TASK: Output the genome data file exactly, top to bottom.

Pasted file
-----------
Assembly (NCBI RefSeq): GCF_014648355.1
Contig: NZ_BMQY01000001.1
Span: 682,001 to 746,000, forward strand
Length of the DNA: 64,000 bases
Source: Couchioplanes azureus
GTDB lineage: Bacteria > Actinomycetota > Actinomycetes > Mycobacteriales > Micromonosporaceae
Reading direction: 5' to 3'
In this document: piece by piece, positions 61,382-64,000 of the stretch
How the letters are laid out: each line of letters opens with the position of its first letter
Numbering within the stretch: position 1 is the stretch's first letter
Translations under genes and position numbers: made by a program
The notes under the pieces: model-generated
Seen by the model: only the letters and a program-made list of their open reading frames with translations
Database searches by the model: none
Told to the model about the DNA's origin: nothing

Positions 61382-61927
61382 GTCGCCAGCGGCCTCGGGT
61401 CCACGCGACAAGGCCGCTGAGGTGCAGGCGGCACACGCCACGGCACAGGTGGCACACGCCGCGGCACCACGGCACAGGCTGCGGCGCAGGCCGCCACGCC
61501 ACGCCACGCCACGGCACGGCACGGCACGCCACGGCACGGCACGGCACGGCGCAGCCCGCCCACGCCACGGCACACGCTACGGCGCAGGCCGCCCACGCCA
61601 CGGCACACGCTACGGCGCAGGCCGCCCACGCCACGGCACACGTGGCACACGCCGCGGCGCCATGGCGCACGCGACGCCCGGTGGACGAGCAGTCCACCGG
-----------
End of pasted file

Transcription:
Assembly (NCBI RefSeq): GCF_014648355.1
Contig: NZ_BMQY01000001.1
Span: 682,001 to 746,000, forward strand
Length of the DNA: 64,000 bases
Source: Couchioplanes azureus
GTDB lineage: Bacteria > Actinomycetota > Actinomycetes > Mycobacteriales > Micromonosporaceae
Reading direction: 5' to 3'
In this document: piece by piece, positions 61,382-64,000 of the stretch
How the letters are laid out: each line of letters opens with the position of its first letter
Numbering within the stretch: position 1 is the stretch's first letter
Translations under genes and position numbers: made by a program
The notes under the pieces: model-generated
Seen by the model: only the letters and a program-made list of their open reading frames with translations
Database searches by the model: none
Told to the model about the DNA's origin: nothing

Positions 61382-61927
61382 GTCGCCAGCGGCCTCGGGT
61401 CCACGCGACAAGGCCGCTGAGGTGCAGGCGGCACACGCCACGGCACAGGTGGCACACGCCGCGGCACCACGGCACAGGCTGCGGCGCAGGCCGCCACGCC
61501 ACGCCACGCCACGGCACGGCACGGCACGCCACGGCACGGCACGGCACGGCGCAGCCCGCCCACGCCACGGCACACGCTACGGCGCAGGCCGCCCACGCCA
61601 CGGCACACGCTACGGCGCAGGCCGCCCACGCCACGGCACACGTGGCACACGCCGCGGCGCCATGGCGCACGCGACGCCCGGTGGACGAGCAGTCCACCGG